Definition of poleaxe in English:


(US poleax)


  • 1

    another term for battleaxe (sense 1)

    ‘Both demons wore heavy, dark armour, covered in spikes, and brandished long poleaxes.’
    another term for battleaxe (sense 1)
    ‘After getting hit a few times with the poleaxe and half-moon blades, she'd taken out her opponents in under five minutes, the second in less than three.’
    1. 1.1A short-handled axe with a spike at the back, formerly used in naval warfare for boarding, resisting boarders, and cutting ropes.
    2. 1.2A butcher's axe with a hammer head at the back, used to slaughter animals.


[with object]
  • 1Hit, kill, or knock down with or as if with a poleaxe.

    ‘the tigress had fallen to my bullet as if poleaxed’
    • ‘The missile hit him full on the knee, poleaxing him to the ground, and ricocheted into the river.’
    • ‘If a rugby player or boxer had spent almost 15 minutes unconscious after a taking a heavy tackle or being poleaxed by a crushing right hook, the minimum rest period would be a month.’
    • ‘Having poleaxed the thug, she sauntered off, leaving the detail of his detainment to two remarkably civic-minded passers-by.’
    • ‘Ball had been niggling away at the Dutch striker, but, as they turned to run towards the box, his elbow poleaxed the young defender.’
    • ‘Friday morning I woke up feeling like I'd been poleaxed, as did Heather.’
    • ‘Inside is a room with just four tables, a couple of huge stacks of tottering CDs that threaten to poleaxe the barman, and shelves lined with wine bottles, each one with the price scribbled on the glass in silver magic marker.’
    • ‘But the local area surveillance technology involved is poleaxing cars, immobilising them and/or setting off their alarms.’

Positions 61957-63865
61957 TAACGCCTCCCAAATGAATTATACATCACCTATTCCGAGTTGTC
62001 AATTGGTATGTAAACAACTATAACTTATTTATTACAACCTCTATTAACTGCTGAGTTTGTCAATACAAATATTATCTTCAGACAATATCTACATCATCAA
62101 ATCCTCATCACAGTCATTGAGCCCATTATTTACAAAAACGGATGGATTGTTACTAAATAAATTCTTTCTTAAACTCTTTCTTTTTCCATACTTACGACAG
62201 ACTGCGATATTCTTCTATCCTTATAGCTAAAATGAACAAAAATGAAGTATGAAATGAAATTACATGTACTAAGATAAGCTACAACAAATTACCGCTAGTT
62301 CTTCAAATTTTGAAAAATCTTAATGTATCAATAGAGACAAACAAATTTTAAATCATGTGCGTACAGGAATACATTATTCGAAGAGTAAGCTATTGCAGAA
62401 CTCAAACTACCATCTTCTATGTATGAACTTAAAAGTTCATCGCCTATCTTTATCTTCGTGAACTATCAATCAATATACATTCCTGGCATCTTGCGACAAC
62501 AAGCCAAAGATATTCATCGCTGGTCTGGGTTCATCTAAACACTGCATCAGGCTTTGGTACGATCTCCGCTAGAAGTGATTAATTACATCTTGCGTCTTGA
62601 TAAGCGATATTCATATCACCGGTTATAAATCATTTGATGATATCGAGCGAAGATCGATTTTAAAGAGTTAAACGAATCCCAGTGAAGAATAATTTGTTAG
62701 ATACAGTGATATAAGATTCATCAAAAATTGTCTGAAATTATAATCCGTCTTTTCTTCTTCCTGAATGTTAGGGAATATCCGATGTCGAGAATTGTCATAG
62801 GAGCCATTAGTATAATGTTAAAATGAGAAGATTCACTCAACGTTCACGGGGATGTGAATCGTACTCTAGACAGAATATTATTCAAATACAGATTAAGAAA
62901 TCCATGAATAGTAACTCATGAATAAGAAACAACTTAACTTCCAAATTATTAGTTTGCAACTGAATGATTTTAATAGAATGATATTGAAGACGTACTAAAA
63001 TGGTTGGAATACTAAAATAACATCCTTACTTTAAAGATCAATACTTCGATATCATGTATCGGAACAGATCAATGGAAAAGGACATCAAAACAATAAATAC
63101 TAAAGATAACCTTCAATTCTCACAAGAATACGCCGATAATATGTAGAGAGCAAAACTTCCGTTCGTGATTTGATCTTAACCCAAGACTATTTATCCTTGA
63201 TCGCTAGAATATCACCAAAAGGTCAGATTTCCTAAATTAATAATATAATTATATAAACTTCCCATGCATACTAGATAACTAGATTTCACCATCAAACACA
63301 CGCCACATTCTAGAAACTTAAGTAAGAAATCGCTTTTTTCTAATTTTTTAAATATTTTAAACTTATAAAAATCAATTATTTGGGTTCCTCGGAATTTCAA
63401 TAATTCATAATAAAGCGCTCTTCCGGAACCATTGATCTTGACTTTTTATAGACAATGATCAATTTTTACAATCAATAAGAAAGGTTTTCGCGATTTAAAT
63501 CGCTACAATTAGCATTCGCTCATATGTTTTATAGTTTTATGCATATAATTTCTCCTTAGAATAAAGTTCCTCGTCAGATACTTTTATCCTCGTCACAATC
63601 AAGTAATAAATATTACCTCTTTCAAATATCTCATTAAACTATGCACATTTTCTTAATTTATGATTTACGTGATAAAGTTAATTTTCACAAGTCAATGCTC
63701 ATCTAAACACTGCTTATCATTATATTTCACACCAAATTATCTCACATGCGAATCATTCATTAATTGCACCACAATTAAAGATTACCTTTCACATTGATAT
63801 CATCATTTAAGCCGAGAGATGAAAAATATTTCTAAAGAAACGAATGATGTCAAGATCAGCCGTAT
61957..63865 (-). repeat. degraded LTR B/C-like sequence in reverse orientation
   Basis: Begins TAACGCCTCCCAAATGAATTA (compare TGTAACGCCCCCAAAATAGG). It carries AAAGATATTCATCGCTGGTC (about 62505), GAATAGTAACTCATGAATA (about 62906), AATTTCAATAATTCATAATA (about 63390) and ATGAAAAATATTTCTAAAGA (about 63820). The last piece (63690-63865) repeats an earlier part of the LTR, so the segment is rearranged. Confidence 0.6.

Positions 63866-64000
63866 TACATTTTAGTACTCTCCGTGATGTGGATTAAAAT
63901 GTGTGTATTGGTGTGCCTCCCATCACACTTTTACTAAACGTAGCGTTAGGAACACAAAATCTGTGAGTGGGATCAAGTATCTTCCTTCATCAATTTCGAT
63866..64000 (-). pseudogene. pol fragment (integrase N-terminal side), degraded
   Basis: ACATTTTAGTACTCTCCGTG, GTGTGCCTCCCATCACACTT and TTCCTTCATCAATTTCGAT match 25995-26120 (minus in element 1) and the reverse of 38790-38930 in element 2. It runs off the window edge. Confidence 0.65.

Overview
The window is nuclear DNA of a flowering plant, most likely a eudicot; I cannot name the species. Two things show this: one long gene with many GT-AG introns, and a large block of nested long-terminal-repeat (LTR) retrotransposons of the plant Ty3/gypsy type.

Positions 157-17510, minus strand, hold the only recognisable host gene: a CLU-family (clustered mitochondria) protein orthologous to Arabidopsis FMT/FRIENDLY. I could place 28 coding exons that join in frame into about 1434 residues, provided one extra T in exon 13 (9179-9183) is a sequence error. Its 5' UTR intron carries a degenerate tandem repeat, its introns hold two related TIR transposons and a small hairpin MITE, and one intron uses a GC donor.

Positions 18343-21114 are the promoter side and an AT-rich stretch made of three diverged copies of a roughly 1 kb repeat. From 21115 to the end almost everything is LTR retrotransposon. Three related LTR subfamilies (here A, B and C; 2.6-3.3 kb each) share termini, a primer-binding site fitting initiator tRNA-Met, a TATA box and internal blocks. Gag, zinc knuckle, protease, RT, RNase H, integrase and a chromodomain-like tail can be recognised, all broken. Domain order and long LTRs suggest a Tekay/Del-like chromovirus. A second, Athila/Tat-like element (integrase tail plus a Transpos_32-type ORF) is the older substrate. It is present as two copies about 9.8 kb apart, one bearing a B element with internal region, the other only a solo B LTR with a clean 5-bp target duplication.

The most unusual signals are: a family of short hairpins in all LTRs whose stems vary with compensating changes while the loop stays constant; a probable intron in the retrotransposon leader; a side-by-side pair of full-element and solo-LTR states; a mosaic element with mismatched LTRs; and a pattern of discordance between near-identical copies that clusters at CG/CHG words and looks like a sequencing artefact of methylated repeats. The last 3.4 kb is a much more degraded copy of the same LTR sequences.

• ‘There was no let-up even as he neared his century, with one glorious straight six off Danish Kaneria poleaxing the cameraman at long-on.’
    • ‘In just the second game of his comeback from a nine-week lay-off with a torn cruciate ligament, the Great Britain prop was poleaxed in the build-up to the final try of the game and had to be helped from the field after refusing a stretcher.’
    • ‘Barnado, who recently poleaxed American Peter McNeely to register the first defence, was knocked out by Nel in the first round in their bout which took place a few years ago.’
    • ‘He poleaxed Salmenaga once in the first round, and for the KO in the third.’
    • ‘The one black mark for Bridge was a serious injury to striker Phil Eastwood, who was taken to hospital for tests after being poleaxed by a clearance.’
    • ‘However, being almost poleaxed by a runaway motorbike is not usually part of an evening of entertainment.’
    • ‘In the fight with Martin, Liston was poleaxed by a thunderous right hand and was counted out.’
    • ‘Parkinson's super 40-yard angled pass split the Ashton defence and it was all keeper Trueman could do to poleaxe Fitzgerald as he homed in on goal.’
    • ‘For a few minutes, his primary emotion was self-pity, and then he looked up at the television, watching as Robbie Kearns, whom he had poleaxed with a stiff arm to the head, was brought around and the game began to unfold.’
    • ‘Unfortunately a handful of the spectators misbehaved - the best knockout of the night left one spectator poleaxed for several minutes.’
    • ‘The one blot came towards the end and a grotesque-looking high tackle by Terry Newton that left Jon Wilkin poleaxed and could result in serious trouble for the Great Britain hooker when the RFL executive reviews the video on Monday.’
    • ‘Whether it made contact or not, Cuthbertson collapsed, apparently poleaxed.’
    1. 1.1Cause great shock to.
      ‘I was poleaxed by this revelation’
      • ‘I was just stunned by how the gaps in his answers didn't seem like he was thinking, but that he was poleaxed.’
      • ‘Colonel Anderson looked like he'd been poleaxed when he heard you laugh for the first time, when you slipped and I barely caught you that time.’


Middle English related to Middle Dutch pol(l)aex, Middle Low German pol(l)exe(see poll, axe). The change in the first syllable was due to association with pole; the first element poll- may have referred to a special head of the axe or to the head of an enemy.